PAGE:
(Kaikoura Suburban School Blog) A group of schoolchildren have enjoyed a night at Takahanga Marae to celebrate Matariki.
Students from Suburban School began the annual visit to the marae last year, and now hope to turn it into a tradition for future generations.
During their visit the children learned to acknowledge their ancestors, their whanau and find out more about Maori culture and customs.
The visit began with a powhiri to welcome new families onto the marae, with proud fellow students watching as Natalia Callow and Tira Hawke stepped up to reply to the karanga.
Senior boys Thor Manawatu and James Sutherland gave a whai korero, or speech, and the rest of the school sang two waiata.
Activities for the day included making clay flutes, spinning stars and kites, soap carving and writing poetry.
Lorraine Hawke and Brett Cowan told the children the story of the pepeha, introduction, and how it is formed and they started work on drafting some artwork based on the pepeha.
About 40 students and 10 adults stayed the night at the marae to celebrate Matariki and principal Michelle Spencer said the school felt privileged to have the caring support from the marae, in particular from Lorraine, Brett and Sarah Watson, to enable the experience each year.
Te Runanga o Ngai Tahu tell us on their website the following:
Takahanga Marae is the standing place for Ngati Kuri. The Marae, buildings and grounds are sacred and has Mana that has to be respected by everybody who enters the Marae grounds – it is wahii tapu. The house that stands today is on the exact site of the original house, which stood some 200 years ago. The original Marae was built some 450 years ago by Kati Mamoe.
The current Marae was built in the mid-1980s and the Wharenui (meeting house) officially opened in January 1992. Beautifully carved it was built in honour of our tupuna Maru Kaitatea, son of the Chief Purahonui who led Ngati Kuri south in a migration from the Wairarapa.
Purahonui was killed during the migration and Maru Kaitatea took his father’s place as Chief and eventually settled in this area claiming mana whenua after being challenged to eat from a sacred poha (kelp bag) which contained the first fruits of the season. These fruits were tapu and were meant for high ranking chiefs only.
Whoever ate from the poha and survived could claim manawhenua. Maru Kaitatea was the Chief who ate from the poha – thus claiming the area of Kaikoura. The poha was called Te Poha o Tohu Raumati which is the name of our Wharekai (dining room). Kaikoura’s exact name is Te Ahi kai koura a Tama ki te Rangi – the place where Tama ki te Rangi cooked crayfish.
Wikipedia entry on the Master Carver, Cliff Whiting details the following:
Cliff Whiting, ONZ (born 6 May 1936) is a New Zealand Maori artist, heritage advocate and teacher. Whiting was born and raised in Te Kaha, New Zealand and is a member of the Te Wh?nau-?-Apanui tribe
In 1955, Whiting began teacher training at Wellington Teachers College where his artistic talents were quickly recognised. His teachers training coincided with the Department of Education’s drive to develop Maori and Western European culture in schools. Whiting was selected as a district advisor in arts and crafts and, with other young Maori artists including John Bevan Ford, Sandy Adsett, Cath Brown, Ralph Hotere, Paratene Matchitt, Muru Walters, and Marilyn Webb, was supported and encouraged by Gordon Tovey, the national supervisor for arts and crafts, to explore and promote traditional and contemporary Maori art within the New Zealand educational system.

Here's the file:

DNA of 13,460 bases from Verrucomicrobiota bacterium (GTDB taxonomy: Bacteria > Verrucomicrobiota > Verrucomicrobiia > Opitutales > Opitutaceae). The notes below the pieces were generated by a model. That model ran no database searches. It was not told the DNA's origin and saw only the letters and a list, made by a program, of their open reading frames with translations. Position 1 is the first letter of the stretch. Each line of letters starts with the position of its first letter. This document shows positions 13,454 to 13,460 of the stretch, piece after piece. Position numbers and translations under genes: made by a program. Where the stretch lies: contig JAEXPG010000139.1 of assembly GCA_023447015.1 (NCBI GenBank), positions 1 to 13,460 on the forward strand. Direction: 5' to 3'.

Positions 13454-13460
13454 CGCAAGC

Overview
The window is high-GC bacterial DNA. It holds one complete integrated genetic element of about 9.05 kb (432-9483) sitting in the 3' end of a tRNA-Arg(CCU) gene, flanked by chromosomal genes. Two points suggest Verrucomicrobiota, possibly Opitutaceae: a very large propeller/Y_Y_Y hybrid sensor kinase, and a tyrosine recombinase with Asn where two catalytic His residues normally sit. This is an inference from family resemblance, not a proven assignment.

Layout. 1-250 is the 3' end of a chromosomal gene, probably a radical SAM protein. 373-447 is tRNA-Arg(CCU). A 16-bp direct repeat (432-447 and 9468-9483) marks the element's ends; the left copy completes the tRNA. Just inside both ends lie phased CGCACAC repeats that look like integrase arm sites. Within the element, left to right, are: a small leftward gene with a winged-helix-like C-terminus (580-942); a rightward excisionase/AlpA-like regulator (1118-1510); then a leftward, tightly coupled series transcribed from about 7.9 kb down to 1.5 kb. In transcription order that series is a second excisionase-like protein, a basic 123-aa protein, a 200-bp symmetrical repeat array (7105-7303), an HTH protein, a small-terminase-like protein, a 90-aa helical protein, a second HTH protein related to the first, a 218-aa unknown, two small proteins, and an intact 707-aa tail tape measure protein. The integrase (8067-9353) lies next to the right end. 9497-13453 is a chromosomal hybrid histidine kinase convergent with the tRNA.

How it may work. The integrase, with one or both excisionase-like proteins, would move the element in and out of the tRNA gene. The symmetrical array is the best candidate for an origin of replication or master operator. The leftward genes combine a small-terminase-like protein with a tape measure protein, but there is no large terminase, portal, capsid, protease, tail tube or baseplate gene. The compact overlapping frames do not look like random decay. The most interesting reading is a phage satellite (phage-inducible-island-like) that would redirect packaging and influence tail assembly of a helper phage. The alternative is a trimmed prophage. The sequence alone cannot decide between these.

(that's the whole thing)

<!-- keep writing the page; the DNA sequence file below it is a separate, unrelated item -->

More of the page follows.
As a district advisor Whiting worked with local Maori communities as well as schools to encourage engagement with Maori art. Constrained by the price and lack of availability of traditional timbers and tools he explored and encouraged the use of modern materials, especially particle and hard boards, and bold colours. These new materials and techniques combined with traditional subjects contributed to the development of his innovative artistic style.
During the 1970s Whiting accepted the position of lecturer in Maori art at Palmerston North Teacher’s College where he introduced the concept of student marae visits and continued to encourage the inclusion of Maori art in schools.
In 1979 he directed and led the carving, kowhaiwhai, painting and kakaho panels of the College’s wharenui Te Kupenga o Te M?tauranga.
Whiting’s work with Maori communities and his belief in the importance on the role of the marae in maintaining and revitalising Maori arts and culture led him to contribute and lead in restoring historic wharenui (carved meeting houses) and other marae buildings. He was encouraged in this by Pineamine Taiapa, a renowned, traditionally trained carver and a relation of Whiting’s on his mother’s side of the family.
Whiting joined the New Zealand Historic Places Trust and in 1974 served on the Trust’s Maori Heritage Advisory Committee. He also worked with the Historic Places Trust as the Maori Buildings Adviser and become a leading authority on the restoration of Maori buildings. Whiting participated in the Historic Places Trust’s first marae conservation project at Manutuke.
It had always been the Trust’s policy to work in partnership with iwi and hapu when restoring marae. Whiting felt that it was his role to establish and maintain a close connection between the Trust and those iwi (tribes) participating in the various projects.